docker networking part 1

Docker networking

Environment used in this example:

  • host: MacOS 10.10.5
  • coreOS: alpha (1000.0.0)
  • Docker: version 1.10.3

part1

Hello fellow docker enthusiast! I am going to lay down some of the networking principals of docker here, with some concrete examples and detailed steps on how to see it all yourself.

Throughout the article I am going to use coreOS-on-vagrant as my host for docker demo. The reason I am choosing coreOS here, is that it comes with docker pre-installed, it takes 5 minutes to start it up and it all makes it a perfect playground for docker.

You can choose to have it on one of the cloud providers(like amazon EC2), bare metal servers or virtualization providers (like Vagrant, which we will use in this example). You can find more details on how to quick start with coreOS here

Feel free to skip the first section if you already have coreOS on your local, otherwise follow the instructions and you will have a running OS with docker in no time.

Getting coreOS

Independent of the platform you have, whether it is Windows, Linux or OS X, you should be able to download and install Vagrant, which is a simple virtual machine manager, working on top of virtualization providers like VirtualBox (we would need v 4.3.10+), which you can find here

We will checkout the git project containing the coreOS Vagrant file that will be used to startup the image

git clone https://github.com/coreos/coreos-vagrant.git
cd coreos-vagrant

As we will only need 1 instance of coreOS to play around with docker, go ahead and copy the provided config.rb.sample file to config.rb and modify the num_instances to 1

coreos-vagrant nisabek$ head config.rb
# Size of the CoreOS cluster created by Vagrant
$num_instances=1

# Used to fetch a new discovery token for a cluster of size $num_instances

You would also need to create a minimal user-data file. Start by copying over the user-data.sample file to user-data and changing the <token> with your own URL from https://discovery.etcd.io/new ( details about what is this here) We are ready to run


Which will bring up the single coreOS instance

```bash
coreos-vagrant nisabek$ vagrant status
Current machine states:

core-01                   running (virtualbox)

There is no need to add an SSH key since Vagrant will automatically generate and use it’s own SSH key. Any keys added will be overwritten. So we can go ahead and enter our box with

vagrant ssh core-01

Docker networking

Now that we have our playground set up we can go ahead on the box and first have a look on the existing network state.

coreos-vagrant nisabek$ vagrant ssh core-01
Last login: Fri Mar  4 02:01:31 2016 from 10.0.2.2
CoreOS alpha (949.0.0)
core@core-01 ~ $

let’s first have a look on what processes do we have on coreOS for docker

ps -ef | grep docker
root       759     1  0 Mar05 ?        00:00:18 docker daemon --host=fd:// --bridge=none --iptables=false --ip-masq=false --graph=/var/lib/early-docker --pidfile=/var/run/early-docker.pid --selinux-enabled
root      1389     1  0 Mar05 ?        00:01:48 docker daemon --host=fd:// --selinux-enabled

You can see the docker daemon running with the default configurations. Let us ignore the selinux process for now, we will get back to it in details in our next posts. For now, just know that process is responsible for keeping the safety of userland for docker containers.

The default behavior of docker-daemon can be configured and will look into how’s and why’s of that next time.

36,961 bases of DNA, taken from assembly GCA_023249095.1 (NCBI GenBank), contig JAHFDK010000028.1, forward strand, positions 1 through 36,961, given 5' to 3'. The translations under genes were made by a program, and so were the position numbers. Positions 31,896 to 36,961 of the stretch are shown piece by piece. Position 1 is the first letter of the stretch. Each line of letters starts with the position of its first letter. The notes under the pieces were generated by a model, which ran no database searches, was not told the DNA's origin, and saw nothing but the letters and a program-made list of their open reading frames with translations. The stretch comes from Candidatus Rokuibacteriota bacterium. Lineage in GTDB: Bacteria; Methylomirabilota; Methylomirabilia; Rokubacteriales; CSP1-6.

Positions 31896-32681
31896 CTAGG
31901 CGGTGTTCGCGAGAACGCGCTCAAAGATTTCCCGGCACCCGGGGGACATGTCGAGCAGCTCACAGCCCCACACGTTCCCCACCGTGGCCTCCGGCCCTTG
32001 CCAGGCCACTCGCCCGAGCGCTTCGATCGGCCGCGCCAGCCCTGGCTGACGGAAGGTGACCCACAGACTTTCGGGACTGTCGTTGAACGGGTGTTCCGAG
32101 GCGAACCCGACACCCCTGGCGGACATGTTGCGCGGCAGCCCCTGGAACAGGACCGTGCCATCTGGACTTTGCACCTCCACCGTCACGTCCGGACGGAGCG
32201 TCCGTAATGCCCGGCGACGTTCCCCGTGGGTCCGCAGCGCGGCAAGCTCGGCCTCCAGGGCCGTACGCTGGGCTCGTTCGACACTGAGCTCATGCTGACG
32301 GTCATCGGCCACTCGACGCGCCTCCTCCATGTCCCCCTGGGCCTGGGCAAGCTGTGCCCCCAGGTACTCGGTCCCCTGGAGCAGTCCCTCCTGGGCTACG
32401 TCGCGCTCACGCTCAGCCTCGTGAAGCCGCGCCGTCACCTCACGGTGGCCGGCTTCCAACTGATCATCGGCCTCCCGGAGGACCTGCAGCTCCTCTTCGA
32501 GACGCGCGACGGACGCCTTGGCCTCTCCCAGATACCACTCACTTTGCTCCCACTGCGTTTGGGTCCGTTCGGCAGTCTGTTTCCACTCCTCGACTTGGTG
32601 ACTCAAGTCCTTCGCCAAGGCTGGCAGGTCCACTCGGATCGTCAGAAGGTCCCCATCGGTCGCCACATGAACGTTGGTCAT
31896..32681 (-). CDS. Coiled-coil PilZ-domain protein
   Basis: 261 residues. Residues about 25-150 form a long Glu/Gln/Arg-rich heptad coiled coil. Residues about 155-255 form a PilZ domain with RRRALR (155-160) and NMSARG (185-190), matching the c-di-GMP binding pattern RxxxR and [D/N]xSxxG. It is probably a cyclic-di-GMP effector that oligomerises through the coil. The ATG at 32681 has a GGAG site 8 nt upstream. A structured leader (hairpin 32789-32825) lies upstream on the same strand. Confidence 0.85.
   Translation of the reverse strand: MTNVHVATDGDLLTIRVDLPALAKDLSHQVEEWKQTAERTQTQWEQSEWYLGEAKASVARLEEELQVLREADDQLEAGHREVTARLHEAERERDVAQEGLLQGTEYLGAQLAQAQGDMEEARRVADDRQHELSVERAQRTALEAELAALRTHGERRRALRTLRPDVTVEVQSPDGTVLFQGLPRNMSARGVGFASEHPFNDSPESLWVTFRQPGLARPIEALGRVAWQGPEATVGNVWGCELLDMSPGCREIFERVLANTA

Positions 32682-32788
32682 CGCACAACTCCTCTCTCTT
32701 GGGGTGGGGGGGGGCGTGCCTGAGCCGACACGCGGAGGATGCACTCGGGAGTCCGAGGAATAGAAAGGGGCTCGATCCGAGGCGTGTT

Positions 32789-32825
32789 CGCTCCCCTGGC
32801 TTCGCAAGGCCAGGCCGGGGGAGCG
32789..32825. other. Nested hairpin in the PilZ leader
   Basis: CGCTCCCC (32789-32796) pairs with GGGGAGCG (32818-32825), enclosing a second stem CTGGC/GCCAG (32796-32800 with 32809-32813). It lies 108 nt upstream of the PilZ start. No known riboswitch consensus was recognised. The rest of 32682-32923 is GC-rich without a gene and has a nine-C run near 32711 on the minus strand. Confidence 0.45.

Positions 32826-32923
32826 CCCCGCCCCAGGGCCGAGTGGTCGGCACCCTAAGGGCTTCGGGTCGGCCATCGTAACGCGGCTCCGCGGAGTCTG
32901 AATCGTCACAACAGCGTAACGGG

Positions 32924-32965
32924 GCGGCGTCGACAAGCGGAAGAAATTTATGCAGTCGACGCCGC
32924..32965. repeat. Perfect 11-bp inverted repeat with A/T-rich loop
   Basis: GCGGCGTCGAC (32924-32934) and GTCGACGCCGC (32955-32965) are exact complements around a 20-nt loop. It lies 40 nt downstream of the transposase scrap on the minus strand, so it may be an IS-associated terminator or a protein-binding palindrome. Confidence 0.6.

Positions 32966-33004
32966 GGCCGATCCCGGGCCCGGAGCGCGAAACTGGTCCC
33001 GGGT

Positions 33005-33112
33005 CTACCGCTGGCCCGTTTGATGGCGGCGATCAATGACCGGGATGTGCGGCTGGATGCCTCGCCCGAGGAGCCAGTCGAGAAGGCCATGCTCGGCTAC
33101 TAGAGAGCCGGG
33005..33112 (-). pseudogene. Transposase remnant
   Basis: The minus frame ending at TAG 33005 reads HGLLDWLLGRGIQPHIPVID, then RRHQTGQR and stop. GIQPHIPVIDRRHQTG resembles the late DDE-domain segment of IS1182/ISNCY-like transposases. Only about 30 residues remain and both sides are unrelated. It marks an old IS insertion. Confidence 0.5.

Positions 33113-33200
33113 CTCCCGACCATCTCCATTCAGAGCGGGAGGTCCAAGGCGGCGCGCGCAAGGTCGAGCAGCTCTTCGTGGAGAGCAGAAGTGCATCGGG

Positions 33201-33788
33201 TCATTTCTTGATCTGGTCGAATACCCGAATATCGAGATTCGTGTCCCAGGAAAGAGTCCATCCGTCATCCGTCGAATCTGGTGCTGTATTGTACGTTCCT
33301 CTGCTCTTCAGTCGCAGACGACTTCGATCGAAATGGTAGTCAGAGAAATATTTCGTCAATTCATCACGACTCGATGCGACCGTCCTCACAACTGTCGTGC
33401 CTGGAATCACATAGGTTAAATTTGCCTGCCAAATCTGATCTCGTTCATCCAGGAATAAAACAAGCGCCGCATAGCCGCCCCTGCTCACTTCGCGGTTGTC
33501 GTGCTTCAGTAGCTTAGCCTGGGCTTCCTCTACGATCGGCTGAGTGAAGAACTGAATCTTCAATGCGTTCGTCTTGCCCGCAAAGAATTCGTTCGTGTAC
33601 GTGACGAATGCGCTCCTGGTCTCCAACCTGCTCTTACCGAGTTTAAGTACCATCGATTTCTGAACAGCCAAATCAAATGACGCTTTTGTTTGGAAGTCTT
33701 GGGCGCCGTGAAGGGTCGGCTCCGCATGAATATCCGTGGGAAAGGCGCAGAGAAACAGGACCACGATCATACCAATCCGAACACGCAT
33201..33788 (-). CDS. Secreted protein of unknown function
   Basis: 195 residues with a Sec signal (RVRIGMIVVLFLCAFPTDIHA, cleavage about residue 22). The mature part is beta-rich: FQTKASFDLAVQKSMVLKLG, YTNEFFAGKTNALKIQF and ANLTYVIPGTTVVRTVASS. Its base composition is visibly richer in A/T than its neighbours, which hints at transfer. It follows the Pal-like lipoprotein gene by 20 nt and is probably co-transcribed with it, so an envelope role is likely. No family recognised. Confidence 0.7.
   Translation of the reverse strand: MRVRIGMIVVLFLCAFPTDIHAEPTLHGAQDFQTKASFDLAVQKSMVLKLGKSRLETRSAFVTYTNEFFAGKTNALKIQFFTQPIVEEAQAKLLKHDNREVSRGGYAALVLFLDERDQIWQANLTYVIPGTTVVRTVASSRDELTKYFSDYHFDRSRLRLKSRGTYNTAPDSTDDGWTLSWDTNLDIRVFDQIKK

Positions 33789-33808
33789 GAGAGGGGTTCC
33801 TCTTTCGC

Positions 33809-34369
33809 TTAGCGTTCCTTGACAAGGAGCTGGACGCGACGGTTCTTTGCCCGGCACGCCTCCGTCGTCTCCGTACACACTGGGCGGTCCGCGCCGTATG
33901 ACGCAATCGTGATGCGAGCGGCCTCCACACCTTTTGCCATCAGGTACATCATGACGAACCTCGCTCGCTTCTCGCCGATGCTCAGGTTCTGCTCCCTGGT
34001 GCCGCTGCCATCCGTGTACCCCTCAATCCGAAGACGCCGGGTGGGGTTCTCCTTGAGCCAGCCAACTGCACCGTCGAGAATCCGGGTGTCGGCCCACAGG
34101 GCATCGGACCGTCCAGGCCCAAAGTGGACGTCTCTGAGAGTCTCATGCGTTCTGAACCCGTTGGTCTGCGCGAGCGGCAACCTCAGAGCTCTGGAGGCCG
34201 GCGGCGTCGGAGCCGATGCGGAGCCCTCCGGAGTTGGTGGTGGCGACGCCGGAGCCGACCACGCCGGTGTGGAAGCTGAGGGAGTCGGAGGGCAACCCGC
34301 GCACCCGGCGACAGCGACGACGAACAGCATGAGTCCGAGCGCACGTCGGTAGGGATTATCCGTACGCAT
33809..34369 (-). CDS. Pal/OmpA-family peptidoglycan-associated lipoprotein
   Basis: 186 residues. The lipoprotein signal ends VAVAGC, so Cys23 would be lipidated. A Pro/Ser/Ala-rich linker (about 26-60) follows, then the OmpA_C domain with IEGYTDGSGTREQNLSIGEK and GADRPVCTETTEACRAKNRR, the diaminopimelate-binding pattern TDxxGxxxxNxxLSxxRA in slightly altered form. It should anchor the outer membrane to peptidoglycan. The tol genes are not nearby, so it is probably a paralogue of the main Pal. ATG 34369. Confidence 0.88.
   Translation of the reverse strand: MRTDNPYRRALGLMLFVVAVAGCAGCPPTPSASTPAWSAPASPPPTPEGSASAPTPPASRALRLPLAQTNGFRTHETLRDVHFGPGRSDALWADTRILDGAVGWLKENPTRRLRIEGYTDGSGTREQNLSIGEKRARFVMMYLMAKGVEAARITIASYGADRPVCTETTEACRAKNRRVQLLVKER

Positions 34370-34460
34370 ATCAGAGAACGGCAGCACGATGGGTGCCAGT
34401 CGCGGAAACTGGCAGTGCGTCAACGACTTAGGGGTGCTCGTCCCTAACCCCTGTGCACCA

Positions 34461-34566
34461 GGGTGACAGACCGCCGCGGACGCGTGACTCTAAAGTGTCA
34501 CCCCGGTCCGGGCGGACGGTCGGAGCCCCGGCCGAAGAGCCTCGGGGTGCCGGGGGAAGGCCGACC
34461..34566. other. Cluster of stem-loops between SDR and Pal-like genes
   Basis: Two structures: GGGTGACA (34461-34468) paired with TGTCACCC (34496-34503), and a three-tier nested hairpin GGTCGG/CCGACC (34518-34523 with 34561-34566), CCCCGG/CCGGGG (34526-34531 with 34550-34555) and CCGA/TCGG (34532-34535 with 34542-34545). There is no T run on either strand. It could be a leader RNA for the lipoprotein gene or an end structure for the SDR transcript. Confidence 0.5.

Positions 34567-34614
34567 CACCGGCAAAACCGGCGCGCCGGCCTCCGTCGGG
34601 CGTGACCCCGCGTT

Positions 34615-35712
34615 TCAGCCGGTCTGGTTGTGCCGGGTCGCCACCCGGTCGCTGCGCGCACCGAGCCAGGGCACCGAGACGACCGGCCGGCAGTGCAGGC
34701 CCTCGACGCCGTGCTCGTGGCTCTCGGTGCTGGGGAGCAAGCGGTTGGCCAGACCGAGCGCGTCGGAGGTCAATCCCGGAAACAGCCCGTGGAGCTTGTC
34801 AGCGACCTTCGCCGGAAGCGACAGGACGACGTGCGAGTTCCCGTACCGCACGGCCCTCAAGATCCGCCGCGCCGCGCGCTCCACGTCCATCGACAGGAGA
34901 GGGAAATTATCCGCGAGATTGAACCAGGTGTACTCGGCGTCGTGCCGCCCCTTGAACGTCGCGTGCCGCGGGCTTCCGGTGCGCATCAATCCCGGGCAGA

Quoting the documentation here:

When Docker starts, it creates a virtual interface named docker0 on the host machine. It randomly chooses an address and subnet from the private range defined by RFC 1918 that are not in use on the host machine, and assigns it to docker0.

Indeed, let’s run ifconfig, to see that

ifconfig
docker0: flags=4163  mtu 1500
        inet 172.18.0.1  netmask 255.255.0.0  broadcast 0.0.0.0
        inet6 fe80::42:69ff:fe05:9a18  prefixlen 64  scopeid 0x20
        ether 02:42:69:05:9a:18  txqueuelen 0  (Ethernet)
        RX packets 2576  bytes 122931 (120.0 KiB)
        RX errors 0  dropped 0  overruns 0  frame 0
        TX packets 2389  bytes 10853044 (10.3 MiB)
        TX errors 0  dropped 0 overruns 0  carrier 0  collisions 0

If we also explore iptables for nat configurations at this point, we will see something like this

sudo iptables -t nat  -L -n
Chain PREROUTING (policy ACCEPT)
target     prot opt source               destination
DOCKER     all  --  0.0.0.0/0            0.0.0.0/0            ADDRTYPE match dst-type LOCAL

Chain INPUT (policy ACCEPT)
target     prot opt source               destination

Chain OUTPUT (policy ACCEPT)
target     prot opt source               destination
DOCKER     all  --  0.0.0.0/0           !127.0.0.0/8          ADDRTYPE match dst-type LOCAL

Chain POSTROUTING (policy ACCEPT)
target     prot opt source               destination
MASQUERADE  all  --  172.18.0.0/16        0.0.0.0/0

Chain DOCKER (2 references)
target     prot opt source               destination
RETURN     all  --  0.0.0.0/0            0.0.0.0/0

As you can see docker has randomly chosen 172.18.0.0/16 as private range for our future docker containers.

You can read up about ip masquerade, but the idea is to allow communication between containers and the outside world - internet, and for that you have to use your real host, as the containers inside do not have real ip addresses.

Now let’s see what happens when we start up a docker container. As an example container I will be using busybox which is a small executable containing tiny versions of many common UNIX utilities, including ifconfig, which is what we need to explore the internals of containers. You can read up about BusyBox in general.